The Lake Isle of Innisfree
I will arise and go now, and go to Innisfree,
And a small cabin build there, of clay and wattles made:
Nine bean-rows will I have there, a hive for the honey-bee;
And live alone in the bee-loud glade.
And I shall have some peace there, for peace comes dropping slow,
Dropping from the veils of the morning to where the cricket sings;
There midnight’s all a glimmer, and noon a purple glow,
And evening full of the linnet’s wings.
I will arise and go now, for always night and day
I hear lake water lapping with low sounds by the shore;
While I stand on the roadway, or on the pavements grey,
I hear it in the deep heart’s core.
I chose this poem because one of my visualizations for mediation is at a small cabin on a lake. I would like to eventually find a tiny cabin on a lake to visit each summer, but for now, my visualization and this poem will do.
Four separate times during the movie Matt leaned over and said, “Remember, you were the one who chose this movie.” And indeed there was a lot–from a feminist perspective alone–to quibble with during the show. However, I thought they had a particularly brilliant way of showing the 40-ish actors as 20-year-olds and there were some laugh-out-loud funny parts.
poster from: http://www.impawards.com/2010/hot_tub_time_machine.html
It’s still a tragedy this show was canceled so early on. The characters still are fabulous, lovable and funny. As good as this movie is, it doesn’t make up for the fact that we never got even a full season of the series Firefly.
poster from: http://www.impawards.com/2005/serenity.html
This photo doesn’t accurately capture the object of my fascination and for this you should thank me. This gentleman, who I sat behind on the train, clearly had trouble shaving all the hair from his head. The hair caught in the fat rolls was rather long, and you could see how the clippers and razor missed them. As he would turn his head, different hairy patches were exposed. I tried hard to concentrate on the newspaper, but I kept getting distracted.
I’ve just finished T.C. Boyle’s book the Women and had to see Frank Lloyd Wright’s Taliesin. Who better to show me than Ken Burns? Very nicely done documentary with a insight into FLW’s life.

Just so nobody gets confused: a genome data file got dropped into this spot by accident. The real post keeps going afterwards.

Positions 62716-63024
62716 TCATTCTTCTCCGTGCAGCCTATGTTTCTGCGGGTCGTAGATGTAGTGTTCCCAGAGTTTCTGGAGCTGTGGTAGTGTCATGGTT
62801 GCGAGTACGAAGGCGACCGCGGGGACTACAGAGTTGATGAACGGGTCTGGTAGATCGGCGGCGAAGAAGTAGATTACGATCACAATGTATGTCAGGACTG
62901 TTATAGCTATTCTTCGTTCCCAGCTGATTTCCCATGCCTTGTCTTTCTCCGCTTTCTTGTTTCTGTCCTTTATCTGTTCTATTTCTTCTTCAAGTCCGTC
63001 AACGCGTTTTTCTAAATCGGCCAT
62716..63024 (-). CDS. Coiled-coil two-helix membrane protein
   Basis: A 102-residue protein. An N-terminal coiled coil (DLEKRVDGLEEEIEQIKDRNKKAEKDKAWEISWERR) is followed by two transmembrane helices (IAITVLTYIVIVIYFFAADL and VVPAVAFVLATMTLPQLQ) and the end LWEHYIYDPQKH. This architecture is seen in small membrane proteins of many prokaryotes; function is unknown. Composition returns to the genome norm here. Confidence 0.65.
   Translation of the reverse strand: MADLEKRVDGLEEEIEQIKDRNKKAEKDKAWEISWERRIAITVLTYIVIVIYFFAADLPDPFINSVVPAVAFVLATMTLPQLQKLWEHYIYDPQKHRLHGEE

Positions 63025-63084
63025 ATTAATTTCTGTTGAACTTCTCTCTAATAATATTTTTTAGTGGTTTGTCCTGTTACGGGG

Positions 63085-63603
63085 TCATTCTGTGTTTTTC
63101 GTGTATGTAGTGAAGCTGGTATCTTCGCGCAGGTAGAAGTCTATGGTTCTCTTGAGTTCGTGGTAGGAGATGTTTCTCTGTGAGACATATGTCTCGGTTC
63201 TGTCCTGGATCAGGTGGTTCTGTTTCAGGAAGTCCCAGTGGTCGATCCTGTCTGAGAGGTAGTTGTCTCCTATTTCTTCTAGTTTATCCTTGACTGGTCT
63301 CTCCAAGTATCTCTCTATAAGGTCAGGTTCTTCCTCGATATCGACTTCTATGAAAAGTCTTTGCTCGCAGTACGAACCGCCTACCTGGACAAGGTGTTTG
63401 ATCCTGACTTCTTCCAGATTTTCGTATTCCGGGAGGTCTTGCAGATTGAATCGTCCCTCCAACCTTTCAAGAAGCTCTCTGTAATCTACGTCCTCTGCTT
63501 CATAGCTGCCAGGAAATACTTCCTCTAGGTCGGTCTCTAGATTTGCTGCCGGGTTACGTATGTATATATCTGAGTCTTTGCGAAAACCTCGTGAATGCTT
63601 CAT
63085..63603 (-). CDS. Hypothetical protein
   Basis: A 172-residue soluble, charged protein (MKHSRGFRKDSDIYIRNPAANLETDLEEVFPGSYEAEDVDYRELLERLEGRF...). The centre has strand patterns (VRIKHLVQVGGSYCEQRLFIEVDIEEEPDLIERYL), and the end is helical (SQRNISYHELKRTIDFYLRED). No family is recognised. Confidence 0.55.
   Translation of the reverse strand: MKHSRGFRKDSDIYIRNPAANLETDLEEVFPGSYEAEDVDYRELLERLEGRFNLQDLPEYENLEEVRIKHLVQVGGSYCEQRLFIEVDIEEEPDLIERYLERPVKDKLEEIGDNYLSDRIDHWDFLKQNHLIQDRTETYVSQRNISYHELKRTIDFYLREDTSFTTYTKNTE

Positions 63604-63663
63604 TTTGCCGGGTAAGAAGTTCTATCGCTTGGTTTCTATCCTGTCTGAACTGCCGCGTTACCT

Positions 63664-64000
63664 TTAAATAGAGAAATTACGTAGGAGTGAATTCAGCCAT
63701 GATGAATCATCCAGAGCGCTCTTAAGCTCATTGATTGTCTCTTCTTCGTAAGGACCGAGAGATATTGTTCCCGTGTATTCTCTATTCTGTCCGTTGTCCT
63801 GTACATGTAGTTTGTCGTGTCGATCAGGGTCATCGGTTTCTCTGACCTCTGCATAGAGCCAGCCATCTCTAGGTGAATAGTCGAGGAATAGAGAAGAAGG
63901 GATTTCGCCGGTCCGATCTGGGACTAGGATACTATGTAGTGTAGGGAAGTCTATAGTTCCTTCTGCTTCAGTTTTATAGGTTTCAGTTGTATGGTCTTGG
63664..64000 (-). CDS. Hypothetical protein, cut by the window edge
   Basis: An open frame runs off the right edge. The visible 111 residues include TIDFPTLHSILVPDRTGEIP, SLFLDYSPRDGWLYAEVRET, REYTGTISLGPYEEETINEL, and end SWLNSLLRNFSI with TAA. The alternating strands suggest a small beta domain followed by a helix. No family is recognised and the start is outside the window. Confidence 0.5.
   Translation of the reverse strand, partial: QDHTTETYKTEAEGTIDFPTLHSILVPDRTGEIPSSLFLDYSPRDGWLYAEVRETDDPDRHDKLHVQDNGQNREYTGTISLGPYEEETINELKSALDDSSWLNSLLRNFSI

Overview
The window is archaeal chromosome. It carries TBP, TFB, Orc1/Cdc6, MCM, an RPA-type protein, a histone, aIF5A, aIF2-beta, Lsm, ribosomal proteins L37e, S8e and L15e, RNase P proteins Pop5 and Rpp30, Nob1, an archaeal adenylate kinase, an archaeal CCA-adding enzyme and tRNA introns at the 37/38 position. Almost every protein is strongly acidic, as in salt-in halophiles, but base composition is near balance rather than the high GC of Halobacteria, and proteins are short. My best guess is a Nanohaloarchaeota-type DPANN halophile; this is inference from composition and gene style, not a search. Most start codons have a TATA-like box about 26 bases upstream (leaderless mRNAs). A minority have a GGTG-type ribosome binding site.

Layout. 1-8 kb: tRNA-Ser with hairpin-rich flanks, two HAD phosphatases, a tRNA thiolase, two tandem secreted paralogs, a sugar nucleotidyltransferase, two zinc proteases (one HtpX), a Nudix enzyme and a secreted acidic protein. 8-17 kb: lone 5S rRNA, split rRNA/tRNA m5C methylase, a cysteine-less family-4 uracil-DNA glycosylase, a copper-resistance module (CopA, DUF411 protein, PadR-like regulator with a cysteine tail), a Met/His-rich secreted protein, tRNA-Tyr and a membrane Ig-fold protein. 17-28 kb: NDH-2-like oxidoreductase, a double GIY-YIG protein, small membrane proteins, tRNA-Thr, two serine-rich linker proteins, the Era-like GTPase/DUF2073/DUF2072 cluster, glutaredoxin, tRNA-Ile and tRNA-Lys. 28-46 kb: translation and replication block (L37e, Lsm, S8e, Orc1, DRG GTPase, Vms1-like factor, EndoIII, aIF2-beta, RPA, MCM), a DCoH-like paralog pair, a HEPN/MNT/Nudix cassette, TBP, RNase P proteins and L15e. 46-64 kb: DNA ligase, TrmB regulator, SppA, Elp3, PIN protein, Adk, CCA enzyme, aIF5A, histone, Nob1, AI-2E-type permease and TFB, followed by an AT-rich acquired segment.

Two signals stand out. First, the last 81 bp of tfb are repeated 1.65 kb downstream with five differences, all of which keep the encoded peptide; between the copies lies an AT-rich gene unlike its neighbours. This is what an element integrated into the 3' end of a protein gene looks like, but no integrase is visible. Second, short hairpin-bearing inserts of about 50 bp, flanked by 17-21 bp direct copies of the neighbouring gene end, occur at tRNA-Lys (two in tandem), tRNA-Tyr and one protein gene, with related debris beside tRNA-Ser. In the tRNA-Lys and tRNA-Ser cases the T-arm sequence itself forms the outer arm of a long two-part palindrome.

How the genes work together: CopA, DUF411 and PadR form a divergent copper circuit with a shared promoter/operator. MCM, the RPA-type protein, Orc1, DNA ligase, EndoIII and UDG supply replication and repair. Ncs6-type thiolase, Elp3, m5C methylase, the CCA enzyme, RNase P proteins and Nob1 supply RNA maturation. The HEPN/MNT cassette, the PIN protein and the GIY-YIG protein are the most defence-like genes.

poster from: http://www.shoppbs.org/product/index.jsp?productId=1402646
Kinda slow and mostly vapid and you would be better off seeing it as live theater where you can hear so many people sing along. That said, it does have Meryl Streep and Amanda Seyfried who are always delightful to watch. And Pierce Brosnan’s singing wasn’t nearly as bad as I was led to believe.
poster from: http://www.impawards.com/2008/mamma_mia.html
Just like the other days of our cold and rainy spring, the last day of school arrived with children bundled up in winter coats, feet in solid, warm shoes. I spent the last recess of the 2009-2010 school year bundled up against the cold and wearing a wool hat. It started to pour about ten minutes before the last recess ended, which was also the end of the school day. Because the trees in the North Park blocks had leafed out, most of the children didn’t notice how hard it was raining. But just as I was about to blow the whistle to end the recess, lightning flashed and thunder cracked nearby. We ended our soggy, rainy spring and our soggy rainy school year by escorting a bunch of cold but excited 2/3 students inside.
“Why do we have to come inside just because of a little lightening?” asked more than one child. They are such Portlanders. They think hail is snow and because lightening rarely strikes the Portland metro area, they don’t know to be afraid of it.
I enjoyed watching this movie about a couple just starting out, though I disagreed with many of their choices. Kevin Bacon was great, as were the rest of the actors. Watching it, I could tell that this was heavily drawn from John Hughes life, which probably had me overlooking any flaws.
poster from: http://www.impawards.com/1988/shes_having_a_baby.html